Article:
Of course, if you’ve followed the Hillary critique, you’ll know that references to her health care plan and her massive ambition are rarely intended as flattery. In fact, this quote comes from a piece Carlson wrote in January 2001, just as the Clintons were leaving the White House. Needless to say, the piece was far from flattering. Here’s one representative excerpt:

    CARLSON: Although the Clintons can’t take the butlers with them, they may well be taking the things that caused them so much trouble. Each Clinton has a character flaw that gets in the other’s way. His is a sloppy self-indulgence. Hers is a haughty grandiosity—the tendency to think that because she is devoted to doing good, she is also entitled to do well. Biographer David Maraniss reports how she complained about not having a pool at the Governor’s house in Little Rock. There wasn’t a lot of surprise in Arkansas over the disclosure of her shady cattle-futures investment or their Whitewater deal.

    Goldberg—playing his readers for fools—clips a quote from an unflattering piece about Hillary’s “haughty grandiosity.” Incredibly, he tells readers that this very piece shows us that Carlson is Hillary Clinton’s biggest suck-up! According to Goldberg, this unflattering exit profile showed us Carlson’s “sheer devotion to Ms. Hillary.”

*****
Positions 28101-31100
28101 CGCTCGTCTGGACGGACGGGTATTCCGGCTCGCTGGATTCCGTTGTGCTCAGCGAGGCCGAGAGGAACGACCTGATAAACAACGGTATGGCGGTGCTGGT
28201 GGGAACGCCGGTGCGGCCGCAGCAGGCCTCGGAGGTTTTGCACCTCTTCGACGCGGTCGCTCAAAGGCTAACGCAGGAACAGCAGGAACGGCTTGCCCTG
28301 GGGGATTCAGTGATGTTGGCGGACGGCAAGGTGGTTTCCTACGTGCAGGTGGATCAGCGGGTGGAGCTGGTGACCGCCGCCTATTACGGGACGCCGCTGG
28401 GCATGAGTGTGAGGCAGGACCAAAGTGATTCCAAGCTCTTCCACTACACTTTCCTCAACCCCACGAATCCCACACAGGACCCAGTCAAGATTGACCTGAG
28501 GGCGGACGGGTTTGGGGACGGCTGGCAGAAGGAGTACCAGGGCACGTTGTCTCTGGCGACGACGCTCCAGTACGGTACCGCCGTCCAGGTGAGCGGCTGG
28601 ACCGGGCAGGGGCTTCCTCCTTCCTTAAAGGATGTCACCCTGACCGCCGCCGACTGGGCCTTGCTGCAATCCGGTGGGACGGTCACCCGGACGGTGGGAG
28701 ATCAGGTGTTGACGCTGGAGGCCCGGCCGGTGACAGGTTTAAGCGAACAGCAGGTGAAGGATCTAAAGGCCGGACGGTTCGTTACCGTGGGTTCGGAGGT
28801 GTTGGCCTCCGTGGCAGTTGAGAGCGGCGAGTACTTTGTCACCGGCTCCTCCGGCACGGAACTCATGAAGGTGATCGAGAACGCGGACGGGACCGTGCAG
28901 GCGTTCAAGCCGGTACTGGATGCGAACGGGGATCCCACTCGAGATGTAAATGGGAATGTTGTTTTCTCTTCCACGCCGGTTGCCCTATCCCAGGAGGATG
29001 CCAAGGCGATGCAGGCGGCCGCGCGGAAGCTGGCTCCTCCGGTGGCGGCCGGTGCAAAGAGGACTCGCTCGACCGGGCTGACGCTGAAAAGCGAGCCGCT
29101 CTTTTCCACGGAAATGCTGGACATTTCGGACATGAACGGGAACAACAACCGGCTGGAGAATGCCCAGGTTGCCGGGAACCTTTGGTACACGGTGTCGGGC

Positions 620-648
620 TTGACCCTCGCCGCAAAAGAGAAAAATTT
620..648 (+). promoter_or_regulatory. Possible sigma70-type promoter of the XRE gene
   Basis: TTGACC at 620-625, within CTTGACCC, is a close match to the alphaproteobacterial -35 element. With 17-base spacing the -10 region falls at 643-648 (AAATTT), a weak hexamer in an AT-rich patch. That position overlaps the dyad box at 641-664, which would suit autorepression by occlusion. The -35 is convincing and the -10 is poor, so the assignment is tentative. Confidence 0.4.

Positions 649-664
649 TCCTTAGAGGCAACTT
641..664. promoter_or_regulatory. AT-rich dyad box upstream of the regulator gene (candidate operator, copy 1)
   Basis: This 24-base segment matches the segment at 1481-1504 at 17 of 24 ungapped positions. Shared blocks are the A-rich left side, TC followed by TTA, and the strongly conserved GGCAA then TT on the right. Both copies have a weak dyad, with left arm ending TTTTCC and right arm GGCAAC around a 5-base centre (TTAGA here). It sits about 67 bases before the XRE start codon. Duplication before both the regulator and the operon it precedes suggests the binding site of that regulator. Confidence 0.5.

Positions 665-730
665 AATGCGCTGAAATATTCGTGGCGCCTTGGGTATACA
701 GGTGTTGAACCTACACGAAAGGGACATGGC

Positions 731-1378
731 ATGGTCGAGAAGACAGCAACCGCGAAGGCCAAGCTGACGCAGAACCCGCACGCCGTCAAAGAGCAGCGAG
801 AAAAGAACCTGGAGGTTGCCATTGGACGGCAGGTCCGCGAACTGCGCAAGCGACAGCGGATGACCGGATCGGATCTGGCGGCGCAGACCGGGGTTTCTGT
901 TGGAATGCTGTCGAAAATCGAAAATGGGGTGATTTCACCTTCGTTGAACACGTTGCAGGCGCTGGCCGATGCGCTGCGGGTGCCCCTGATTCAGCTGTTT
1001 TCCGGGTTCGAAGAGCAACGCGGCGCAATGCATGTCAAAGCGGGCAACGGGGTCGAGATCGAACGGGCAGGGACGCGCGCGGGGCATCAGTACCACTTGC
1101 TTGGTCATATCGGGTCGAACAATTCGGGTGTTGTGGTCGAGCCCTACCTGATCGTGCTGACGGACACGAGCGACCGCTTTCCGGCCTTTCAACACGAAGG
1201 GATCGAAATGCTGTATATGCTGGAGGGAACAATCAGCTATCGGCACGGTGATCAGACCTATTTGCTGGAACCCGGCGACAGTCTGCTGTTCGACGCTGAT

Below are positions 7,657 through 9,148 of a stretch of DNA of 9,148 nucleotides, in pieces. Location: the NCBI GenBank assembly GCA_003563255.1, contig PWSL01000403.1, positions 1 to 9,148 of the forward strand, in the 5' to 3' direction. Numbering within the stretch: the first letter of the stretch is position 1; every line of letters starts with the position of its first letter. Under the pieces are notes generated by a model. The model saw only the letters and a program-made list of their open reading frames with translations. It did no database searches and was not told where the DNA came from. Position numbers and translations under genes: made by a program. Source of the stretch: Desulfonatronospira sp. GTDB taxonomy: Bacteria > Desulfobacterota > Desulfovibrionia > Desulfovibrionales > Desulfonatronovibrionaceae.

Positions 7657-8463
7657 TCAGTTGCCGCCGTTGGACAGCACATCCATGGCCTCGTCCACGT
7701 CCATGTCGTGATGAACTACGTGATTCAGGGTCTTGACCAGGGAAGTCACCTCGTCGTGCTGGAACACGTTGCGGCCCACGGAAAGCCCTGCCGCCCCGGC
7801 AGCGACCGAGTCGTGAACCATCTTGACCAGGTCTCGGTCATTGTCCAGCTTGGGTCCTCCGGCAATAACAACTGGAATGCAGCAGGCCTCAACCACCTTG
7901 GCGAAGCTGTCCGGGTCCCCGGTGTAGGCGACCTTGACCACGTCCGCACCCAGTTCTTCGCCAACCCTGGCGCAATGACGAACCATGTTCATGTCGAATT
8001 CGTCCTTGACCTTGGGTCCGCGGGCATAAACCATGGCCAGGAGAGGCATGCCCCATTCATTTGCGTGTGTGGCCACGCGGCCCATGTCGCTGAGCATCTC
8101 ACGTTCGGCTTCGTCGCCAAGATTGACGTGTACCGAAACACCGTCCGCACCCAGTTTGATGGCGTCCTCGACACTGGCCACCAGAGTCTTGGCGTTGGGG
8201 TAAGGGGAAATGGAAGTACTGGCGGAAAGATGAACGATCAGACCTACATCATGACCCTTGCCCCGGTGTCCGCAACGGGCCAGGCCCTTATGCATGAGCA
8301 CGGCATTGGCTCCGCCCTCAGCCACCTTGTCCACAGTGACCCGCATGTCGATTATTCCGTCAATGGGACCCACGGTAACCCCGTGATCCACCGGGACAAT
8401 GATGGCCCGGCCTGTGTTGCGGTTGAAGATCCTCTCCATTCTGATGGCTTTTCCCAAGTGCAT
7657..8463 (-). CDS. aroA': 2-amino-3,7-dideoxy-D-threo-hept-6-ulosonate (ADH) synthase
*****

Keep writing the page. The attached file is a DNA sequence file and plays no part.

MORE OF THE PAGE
It’s hard to find polite English words to describe Goldberg’s utter contempt for his readers—or to describe his contempt for American democracy, which he’s determined to shit on again. All this week, we’ll showcase his clowning. But the question must be asked: This time around, will Goldberg’s reviewers tell their readers just how badly they’re being misled? Will TV pundits—Chris Matthews, for example—dare to tell their trusting viewers that Bernie Goldberg is at it again?

    http://www.dailyhowler.com/dh111703.shtml

  30. I’m in moderation at 7:55

  31. To me FOX news is the most fair and informative. Is this true or am I totally missing it?

  32. I have a 50” flat plasma in my NYC apartment. Hey, why not! and I tend to watch television stretched out. It’s bad to have the bars on plasma for long periods of time because of risk of burn-in. So I don’t know what Gene Rayburn and Brett Sommers and Fannie Flagg actually looked like.

    More and more channels are offering HD versions of their programming, although it doesn’t mean your cable company will feature those channels, at least you might have to wait. And you have to pay extra to your cable company to get HD channels.

  33. Yes, I’ve experienced the burn-in too DYB. Wife does not mind watching people look wider than they actually are, I do. We argue about this alot. In the long run, if you must to flat, LCD is the better way to go than Plasma. Prices are running pretty much the same these days for equivalent sizes of both technologies. LCDs also eats less power, which makes Al Gore happy.